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The following periodical appears in Anarchy Archives thanks to FLA, the Federacion Libertaria Argentina and their project, Biblioteca-Archivo de Estudios Libertarios.

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12           RENOVATION

in reality and are certainly not valuable as constructive characteristics as the best way to combat the bad is to build the good.

Honorable delegates:

Your presence in this assembly, which you have honored until now with your personal prestige and with the representation that came before you, is the undeniable testimony that the sentiment of solidarity exists between the teachers of the Republic, of which they feel the conviction and the necessity to join in a single organic force, combining all the dispersed forces of education to fix the problems of our educational system, of which there are many, and to give to the teacher of the school, from one end of the nation to the other, the economic, intellectual and social dignity that they deserve.

Our union doctrine differs diametrically, in the first term, from that of the dogmatic pedagogues for whom the problem of common education is first and foremost a didactic-scholastic question; and also from those men in the government that consider the subject as “statesmen.” The pedagogues and the statesmen fail in the realm of experience; firstly by looking at things from the cloister of the Pedagogy with a unilateral exclusivity; secondly by reducing the direction of primary instruction to a mere political institution, even though it is for us the most important social ministry in the Republic because it is the ministry of national civilization.

We have simplified the problem of education, giving it sociological significance and a practical feeling when synthesizing it into the problem of the teacher of school. To perfect teaching without first perfecting that which provides for it is a grave error of the perspective of those who view all these subjects from the cabinet of study or from behind the libraries. We must view this great element of freedom and happiness of the villages called public school from the summit of social science if we wish to free the spirit of the generations that arrive from the iron shackles of dogma and routine. What is it that that we can hope to accomplish without improving public instruction? That is, if we improve the teacher’s economic and educational conditions, we will have excellent schools because we will have excellent educators. And if we have such elements in teaching, why must we go looking in the strange elements in the union, the people in charge of the fundamental interests of education? This has been thus far the political face of the question; as far its scientific face, we have kept believing that the educational problem was a problem of programs, when it is actually—says Ernesto Nelson—a problem of souls. To improve the society is to improve the individual, there can be no other formula more concrete than the object of education. The rest pertains to the metaphysical world, pure reason or abstract empiricism.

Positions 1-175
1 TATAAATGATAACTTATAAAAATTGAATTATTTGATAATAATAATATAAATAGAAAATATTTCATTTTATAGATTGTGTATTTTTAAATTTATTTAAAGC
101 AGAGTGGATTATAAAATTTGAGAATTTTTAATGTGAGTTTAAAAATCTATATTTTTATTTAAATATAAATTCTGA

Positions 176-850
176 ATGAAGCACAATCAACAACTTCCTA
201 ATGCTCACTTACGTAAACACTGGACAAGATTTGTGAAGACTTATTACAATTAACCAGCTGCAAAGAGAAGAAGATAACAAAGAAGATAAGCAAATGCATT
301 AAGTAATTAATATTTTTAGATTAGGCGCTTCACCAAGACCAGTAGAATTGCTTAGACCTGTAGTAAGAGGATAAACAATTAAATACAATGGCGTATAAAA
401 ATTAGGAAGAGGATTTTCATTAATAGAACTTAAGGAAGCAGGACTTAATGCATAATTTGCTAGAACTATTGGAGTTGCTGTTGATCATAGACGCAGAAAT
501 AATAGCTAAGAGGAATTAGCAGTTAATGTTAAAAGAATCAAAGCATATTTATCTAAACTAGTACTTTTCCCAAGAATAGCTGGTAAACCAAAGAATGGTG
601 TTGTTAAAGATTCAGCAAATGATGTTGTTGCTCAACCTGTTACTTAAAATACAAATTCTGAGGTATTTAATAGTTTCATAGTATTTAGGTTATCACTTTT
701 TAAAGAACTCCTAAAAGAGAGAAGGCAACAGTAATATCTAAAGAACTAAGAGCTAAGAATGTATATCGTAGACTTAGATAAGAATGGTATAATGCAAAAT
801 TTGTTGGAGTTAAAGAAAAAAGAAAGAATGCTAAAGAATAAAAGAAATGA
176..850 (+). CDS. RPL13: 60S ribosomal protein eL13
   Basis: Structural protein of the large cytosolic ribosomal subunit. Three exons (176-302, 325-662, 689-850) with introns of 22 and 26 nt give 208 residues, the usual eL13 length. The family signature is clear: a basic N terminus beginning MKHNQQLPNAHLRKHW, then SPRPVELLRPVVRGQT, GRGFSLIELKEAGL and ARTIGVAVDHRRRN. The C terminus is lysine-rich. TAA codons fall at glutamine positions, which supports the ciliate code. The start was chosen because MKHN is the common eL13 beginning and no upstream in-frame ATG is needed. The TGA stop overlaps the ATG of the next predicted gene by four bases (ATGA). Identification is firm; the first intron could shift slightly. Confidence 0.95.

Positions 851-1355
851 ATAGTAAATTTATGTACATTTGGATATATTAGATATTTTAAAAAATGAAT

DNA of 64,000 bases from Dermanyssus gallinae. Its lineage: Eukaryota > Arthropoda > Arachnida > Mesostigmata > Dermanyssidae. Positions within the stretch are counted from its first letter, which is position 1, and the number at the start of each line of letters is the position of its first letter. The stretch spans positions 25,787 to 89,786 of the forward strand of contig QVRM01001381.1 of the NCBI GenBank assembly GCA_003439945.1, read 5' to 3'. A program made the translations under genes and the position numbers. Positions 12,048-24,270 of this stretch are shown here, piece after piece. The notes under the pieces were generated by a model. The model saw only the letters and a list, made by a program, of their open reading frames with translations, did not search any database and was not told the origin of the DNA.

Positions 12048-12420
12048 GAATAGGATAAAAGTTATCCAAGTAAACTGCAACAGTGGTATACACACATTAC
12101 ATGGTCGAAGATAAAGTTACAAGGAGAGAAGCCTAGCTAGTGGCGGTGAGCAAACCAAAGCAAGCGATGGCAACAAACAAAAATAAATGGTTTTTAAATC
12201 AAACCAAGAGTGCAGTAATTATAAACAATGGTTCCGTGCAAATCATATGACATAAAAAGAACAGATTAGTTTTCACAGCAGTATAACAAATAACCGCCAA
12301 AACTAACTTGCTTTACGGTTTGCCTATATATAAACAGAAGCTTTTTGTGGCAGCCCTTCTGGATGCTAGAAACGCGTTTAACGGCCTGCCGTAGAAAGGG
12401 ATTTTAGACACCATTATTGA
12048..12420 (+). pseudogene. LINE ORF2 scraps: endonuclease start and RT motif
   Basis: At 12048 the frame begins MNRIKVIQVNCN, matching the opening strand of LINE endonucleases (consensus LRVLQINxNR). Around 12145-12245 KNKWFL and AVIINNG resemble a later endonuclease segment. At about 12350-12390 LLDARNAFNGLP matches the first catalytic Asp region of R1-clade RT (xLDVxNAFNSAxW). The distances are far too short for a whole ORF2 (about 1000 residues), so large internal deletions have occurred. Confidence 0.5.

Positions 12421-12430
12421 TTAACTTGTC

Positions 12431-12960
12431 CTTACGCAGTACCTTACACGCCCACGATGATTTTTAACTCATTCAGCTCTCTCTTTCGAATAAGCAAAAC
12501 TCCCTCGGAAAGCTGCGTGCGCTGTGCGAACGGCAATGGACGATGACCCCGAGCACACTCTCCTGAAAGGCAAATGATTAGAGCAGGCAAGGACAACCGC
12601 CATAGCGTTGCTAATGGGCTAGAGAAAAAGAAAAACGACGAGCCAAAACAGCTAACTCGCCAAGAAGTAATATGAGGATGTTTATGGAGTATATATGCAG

What should concern us most about the education of the individual? The same individual, that is to say, the agent that receives it, or the set of ideas and doctrines that constitutes the plans and programs of that individual’s education? In comparing our old educational system with that of the United States, Ernesto Nelson describes to us the secret of the success of the Yankee civilization. It follows a phenomenon made of more than formulas—for the North American, the world of ideas does not hold more importance than the real world, which is the opposite of what we are taught, we who usually sacrifice the personality, that is to say, our feelings and actions, for the sake of the conventional forms and lies, conditioned by the dogma of the motherland, the state, by morality or by religion. And for the people of the North, poetry is called action and patriotism a civil initiative, while for us, poetry is still the cult of words, and patriotism is confused with rhetorical language. I quote Dr. Toulouse:

We teach everything in our schools and colleges, less two things: to think and to work—which is like saying that we ignore personality. We have to invert the theological formulas of our wise educational theoreticians to say to the pedagogues that their formulas and doctrines are empty of sentiment and, truly, when the art of education is reduced to a discussion of methods, or to the task of the mere classification of information […]

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